The law Bush signed in late October 2004 goes by the obscenely false name, the American Jobs Creation Act. If there is one thing it will not do, it is to create jobs. It will instead create takeovers, which nearly always produce losses in jobs - in the name of synergy. Takeovers are on the limited menu of activities companies are permitted to do with the money they can "repatriate" under this law. Not that the limited menu makes much difference, since the money brought in does not have to be fenced off in any way. So if $10 billion were spent by a company on takeovers, that frees up another $10 billion to do whatever was prohibited under the law, such as paying dividends, buying back stock, or filling the pockets of executives with extra bonuses. Normally such profits earned in foreign subsidiaries of U.S. companies would be subject to a tax rate of 35% if they were brought home, which is why the money had stayed parked in the tax havens. But the law gives companies a one-year window for the "repatriation" of this cash at a tax rate of only 5.25%. Nobody knows how much will be brought in. When the law was passed in October, the general expectation reportedly was that the figure would be about $135 billion. But one player has estimated it at $319 billion. "This has some investment bankers salivating," wrote David Wells in the Financial Times. But how much would be converted into dollars from other currencies? According to two different investment banks, the figure is somewhere around $100 billion. That would be the minimum available from this source to pump the dollar for one year. Recall that the Exchange Stabilization Fund has less than half that for eternity.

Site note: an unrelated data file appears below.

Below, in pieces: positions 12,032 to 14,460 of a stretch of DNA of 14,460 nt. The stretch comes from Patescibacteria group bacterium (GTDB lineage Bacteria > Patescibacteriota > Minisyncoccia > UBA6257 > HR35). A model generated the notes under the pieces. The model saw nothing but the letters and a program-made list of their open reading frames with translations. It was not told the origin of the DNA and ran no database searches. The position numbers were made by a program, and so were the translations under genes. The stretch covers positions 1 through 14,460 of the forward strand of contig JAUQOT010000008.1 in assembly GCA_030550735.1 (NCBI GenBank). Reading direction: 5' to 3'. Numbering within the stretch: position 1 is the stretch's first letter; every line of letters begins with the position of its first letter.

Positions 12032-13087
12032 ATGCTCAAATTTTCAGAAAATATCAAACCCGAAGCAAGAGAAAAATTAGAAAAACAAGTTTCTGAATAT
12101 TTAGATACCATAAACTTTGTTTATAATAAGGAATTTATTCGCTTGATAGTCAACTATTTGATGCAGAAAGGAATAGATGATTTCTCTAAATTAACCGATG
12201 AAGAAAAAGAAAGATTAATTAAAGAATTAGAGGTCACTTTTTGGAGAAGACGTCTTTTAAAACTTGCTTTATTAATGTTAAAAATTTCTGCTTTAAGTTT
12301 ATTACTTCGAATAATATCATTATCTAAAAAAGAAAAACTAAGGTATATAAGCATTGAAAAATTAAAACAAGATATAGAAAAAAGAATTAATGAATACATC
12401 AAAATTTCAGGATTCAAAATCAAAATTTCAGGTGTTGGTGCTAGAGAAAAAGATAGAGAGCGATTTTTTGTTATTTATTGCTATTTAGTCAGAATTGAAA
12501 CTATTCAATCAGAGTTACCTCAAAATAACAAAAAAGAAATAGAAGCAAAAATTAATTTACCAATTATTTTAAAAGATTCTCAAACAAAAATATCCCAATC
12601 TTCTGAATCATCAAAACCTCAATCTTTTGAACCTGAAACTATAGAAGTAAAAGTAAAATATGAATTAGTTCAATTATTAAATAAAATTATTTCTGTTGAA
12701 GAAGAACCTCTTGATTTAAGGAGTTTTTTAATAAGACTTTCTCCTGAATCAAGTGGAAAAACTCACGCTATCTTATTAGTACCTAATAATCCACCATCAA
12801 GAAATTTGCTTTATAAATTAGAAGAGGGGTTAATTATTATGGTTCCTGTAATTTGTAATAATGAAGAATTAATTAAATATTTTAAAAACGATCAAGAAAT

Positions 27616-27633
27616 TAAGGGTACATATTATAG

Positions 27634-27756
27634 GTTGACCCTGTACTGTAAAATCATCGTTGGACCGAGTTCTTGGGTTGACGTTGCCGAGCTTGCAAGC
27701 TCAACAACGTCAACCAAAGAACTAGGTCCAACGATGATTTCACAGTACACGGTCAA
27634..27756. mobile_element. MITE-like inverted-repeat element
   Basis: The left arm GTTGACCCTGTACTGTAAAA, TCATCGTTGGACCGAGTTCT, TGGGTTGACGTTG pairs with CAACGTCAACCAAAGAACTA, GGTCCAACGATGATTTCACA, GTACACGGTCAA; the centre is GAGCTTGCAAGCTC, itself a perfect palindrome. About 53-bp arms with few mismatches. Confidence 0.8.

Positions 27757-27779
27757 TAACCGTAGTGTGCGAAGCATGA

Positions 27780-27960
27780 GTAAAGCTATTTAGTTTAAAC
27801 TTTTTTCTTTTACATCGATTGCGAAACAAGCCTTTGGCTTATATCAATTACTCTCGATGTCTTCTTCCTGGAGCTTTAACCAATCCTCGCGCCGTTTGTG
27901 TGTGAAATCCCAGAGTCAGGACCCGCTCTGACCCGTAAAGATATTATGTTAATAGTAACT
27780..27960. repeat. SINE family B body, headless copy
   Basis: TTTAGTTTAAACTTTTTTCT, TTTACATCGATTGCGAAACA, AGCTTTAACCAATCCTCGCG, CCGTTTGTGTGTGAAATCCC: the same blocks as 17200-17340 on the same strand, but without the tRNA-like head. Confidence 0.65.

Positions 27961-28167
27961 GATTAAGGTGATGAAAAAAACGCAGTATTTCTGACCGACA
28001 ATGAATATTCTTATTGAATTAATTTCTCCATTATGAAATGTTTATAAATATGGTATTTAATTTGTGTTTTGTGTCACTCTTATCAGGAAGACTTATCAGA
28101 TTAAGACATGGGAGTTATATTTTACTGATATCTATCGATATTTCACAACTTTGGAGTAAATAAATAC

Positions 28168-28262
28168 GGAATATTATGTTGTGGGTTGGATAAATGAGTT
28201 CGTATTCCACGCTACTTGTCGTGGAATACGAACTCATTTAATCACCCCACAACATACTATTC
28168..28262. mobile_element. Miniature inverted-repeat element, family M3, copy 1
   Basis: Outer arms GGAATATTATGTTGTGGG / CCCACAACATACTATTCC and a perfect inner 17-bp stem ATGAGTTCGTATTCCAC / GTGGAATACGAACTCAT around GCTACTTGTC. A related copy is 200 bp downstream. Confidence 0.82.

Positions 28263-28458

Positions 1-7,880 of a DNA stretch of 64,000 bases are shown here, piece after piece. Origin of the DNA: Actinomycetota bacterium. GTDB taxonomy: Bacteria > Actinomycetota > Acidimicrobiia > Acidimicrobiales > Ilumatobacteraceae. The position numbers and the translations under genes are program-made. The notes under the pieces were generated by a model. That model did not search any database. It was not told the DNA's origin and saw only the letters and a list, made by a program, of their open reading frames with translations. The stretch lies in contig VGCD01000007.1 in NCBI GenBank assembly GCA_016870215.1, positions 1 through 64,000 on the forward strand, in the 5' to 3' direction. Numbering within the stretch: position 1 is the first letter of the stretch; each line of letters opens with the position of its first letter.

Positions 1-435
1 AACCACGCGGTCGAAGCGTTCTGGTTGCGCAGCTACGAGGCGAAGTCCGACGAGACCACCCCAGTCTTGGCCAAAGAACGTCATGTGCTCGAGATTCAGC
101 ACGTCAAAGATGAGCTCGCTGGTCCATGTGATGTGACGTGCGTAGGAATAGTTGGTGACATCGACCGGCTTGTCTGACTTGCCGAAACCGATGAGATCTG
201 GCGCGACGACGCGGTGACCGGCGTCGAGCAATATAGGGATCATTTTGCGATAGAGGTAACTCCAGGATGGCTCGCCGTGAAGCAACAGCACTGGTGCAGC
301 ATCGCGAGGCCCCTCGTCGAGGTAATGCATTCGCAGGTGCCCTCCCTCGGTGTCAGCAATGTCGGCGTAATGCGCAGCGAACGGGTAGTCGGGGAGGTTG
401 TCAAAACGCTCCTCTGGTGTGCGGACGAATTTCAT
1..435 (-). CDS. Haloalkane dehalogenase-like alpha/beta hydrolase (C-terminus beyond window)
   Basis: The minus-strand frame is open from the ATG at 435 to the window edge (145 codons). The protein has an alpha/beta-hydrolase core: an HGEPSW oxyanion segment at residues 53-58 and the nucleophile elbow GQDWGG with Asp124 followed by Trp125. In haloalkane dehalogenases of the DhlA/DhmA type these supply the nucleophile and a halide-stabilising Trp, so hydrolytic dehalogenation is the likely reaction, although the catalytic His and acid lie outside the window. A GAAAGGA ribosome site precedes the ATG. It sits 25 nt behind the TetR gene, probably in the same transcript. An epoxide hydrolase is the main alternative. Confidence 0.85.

The Bush administration's use of repatriated foreign profits to pump domestic markets shows that they are not going to let "thin ice" signs stifle their version of the economy, at least not without a fight. However, the underlying weakness of the economy because of the twin deficits remains, so basically all that Bush and his Plunge Protection team are doing is moving the "thin ice" sign out onto thinner and thinner ice. The weight of the Bush team will eventually crash through that ice into exceedingly cold water…

Panic Buying